Hanukkah is the most secularly accessible of Jewish holidays. For one thing, it was invented, some say, in a secular way – imitating the habits of the Hellenists in proclaiming a festival to celebrate a military victory, instead of getting the holiday directly from God. For another thing, it provides an alternative to secular Christmas: we have candles, they have trees. Even in the shtetl, it was kind of secular – a chance to gamble and give treats to the kids, maybe.

American Jews might see the Hanukkah story as a reinforcement of American values – religious freedom, standing up to tyranny, self-determination. We are free to ignore the elements of religious fanaticism in the actual Maccabee family as presented in the sources: they were rejected as part of the Jewish canon a long time ago anyway. And skeptics among us naturally can deal with the miracle of 8 days of oil in a variety of ways.

The Maccabees have always provided lots of ambiguity – something for anyone. Here are eight ways various people have seen Judah Maccabee as a hero – one for each night of Hanukkah.

1)   Judah Maccabee, freedom fighter. Judah Maccabee’s commitment illustrates the importance of following one’s own conscience. As American Jews in the 20th century I think we learned this one in Jewish schools from Conservative to Reform to Secular.
2)   Judah Maccabee, defender of the Jewish state. The Israelis have their own view of Judah the heroic soldier. In modern Israel, he not only stands for American-style freedom, but also for defending the Jewishness of the Jewish state:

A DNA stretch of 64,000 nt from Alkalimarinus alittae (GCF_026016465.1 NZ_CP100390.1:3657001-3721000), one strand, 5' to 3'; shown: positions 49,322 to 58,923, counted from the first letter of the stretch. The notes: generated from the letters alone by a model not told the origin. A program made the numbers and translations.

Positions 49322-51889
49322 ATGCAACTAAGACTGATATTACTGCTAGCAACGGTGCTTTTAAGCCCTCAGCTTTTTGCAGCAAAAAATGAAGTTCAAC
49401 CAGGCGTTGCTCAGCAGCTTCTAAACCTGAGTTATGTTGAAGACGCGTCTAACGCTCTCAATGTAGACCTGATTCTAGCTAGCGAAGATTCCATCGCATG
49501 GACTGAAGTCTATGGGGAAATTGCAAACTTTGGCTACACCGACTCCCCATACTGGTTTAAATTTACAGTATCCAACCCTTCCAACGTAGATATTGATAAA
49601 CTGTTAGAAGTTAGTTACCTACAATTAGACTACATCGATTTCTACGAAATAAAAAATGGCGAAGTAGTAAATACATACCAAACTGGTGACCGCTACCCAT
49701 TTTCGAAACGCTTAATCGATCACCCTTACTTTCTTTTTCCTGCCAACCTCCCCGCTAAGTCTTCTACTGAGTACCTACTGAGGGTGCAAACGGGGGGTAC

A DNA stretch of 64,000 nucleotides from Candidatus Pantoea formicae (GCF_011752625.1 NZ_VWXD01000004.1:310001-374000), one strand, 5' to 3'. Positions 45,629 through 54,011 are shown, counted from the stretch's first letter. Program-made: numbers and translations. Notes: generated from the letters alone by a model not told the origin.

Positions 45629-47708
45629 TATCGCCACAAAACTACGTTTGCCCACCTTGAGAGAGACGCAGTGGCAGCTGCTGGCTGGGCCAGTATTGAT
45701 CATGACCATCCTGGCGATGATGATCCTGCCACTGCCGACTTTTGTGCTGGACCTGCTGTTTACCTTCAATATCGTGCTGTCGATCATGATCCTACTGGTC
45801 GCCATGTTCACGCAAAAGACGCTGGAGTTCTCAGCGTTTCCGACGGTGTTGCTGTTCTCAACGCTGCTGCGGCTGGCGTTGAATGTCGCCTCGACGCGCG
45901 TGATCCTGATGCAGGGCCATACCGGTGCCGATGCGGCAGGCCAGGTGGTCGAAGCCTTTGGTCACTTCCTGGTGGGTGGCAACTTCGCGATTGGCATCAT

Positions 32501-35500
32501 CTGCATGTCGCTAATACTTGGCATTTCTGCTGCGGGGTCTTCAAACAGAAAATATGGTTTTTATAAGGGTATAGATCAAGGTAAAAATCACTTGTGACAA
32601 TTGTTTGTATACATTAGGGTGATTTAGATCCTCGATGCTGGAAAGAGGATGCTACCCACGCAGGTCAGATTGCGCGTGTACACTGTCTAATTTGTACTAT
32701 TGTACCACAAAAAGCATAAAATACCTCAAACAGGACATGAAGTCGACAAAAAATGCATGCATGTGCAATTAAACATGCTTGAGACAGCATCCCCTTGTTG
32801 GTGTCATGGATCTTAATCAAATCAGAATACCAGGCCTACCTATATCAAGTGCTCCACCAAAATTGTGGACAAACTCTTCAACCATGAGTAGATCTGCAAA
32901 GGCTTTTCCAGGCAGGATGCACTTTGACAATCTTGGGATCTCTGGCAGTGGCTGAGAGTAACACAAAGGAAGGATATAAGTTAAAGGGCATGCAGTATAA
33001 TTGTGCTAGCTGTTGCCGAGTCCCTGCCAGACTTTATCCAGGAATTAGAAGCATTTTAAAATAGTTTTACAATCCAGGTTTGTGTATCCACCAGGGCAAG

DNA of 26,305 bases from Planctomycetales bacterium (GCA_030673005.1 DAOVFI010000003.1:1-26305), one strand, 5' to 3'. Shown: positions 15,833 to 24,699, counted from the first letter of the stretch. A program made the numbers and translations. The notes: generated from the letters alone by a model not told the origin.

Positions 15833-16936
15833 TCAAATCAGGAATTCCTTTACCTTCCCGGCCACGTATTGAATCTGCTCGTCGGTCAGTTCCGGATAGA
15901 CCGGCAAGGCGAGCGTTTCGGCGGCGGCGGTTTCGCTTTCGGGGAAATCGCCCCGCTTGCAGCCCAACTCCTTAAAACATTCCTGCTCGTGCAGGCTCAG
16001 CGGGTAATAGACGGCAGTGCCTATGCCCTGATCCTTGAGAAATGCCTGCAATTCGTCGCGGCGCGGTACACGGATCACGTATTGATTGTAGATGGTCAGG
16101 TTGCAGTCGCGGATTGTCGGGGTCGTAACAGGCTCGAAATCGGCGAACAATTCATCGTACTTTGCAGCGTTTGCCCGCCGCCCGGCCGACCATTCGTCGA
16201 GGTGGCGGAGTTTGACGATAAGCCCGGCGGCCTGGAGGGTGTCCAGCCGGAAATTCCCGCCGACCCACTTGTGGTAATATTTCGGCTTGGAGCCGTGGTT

“For modern Zionists, no group in Jewish history was better suited for the role of heroes than that band of irregulars whose guerilla war against the imperial rulers (in this case, Greek-speaking Hellenists based in Syria) ended in victory and national liberation – the Maccabees.” From “A Zionist Hanukkah
3)   Judah Maccabee, military genius. This is another one that seems appealing to Israelis. It definitely comes right out of the original sources. For Jews of practically any persuasion, the idea that the small, underpowered Jewish fighters could defeat the well-equipped regular armies of one of the world’s biggest empires has evident appeal.
4)   Judah Maccabee, religious leader struggling against defilers of pure Judaism. This one is a little anti-heroic for secular Jews like me. If you look closely at the actual motives of the Maccabee family, they wanted everyone to be a more orthodox Jew. The Temple needed purification after the battle – but there were also questions about how pure the prior practices had been, before the fight began. The Maccabees threw out the corrupted hereditary priests who had held power before the battle.
5)   Judah Maccabee, martyr for his cause. Remember, he died before the oil miracle took place. Another not-too-secular aspect of our hero.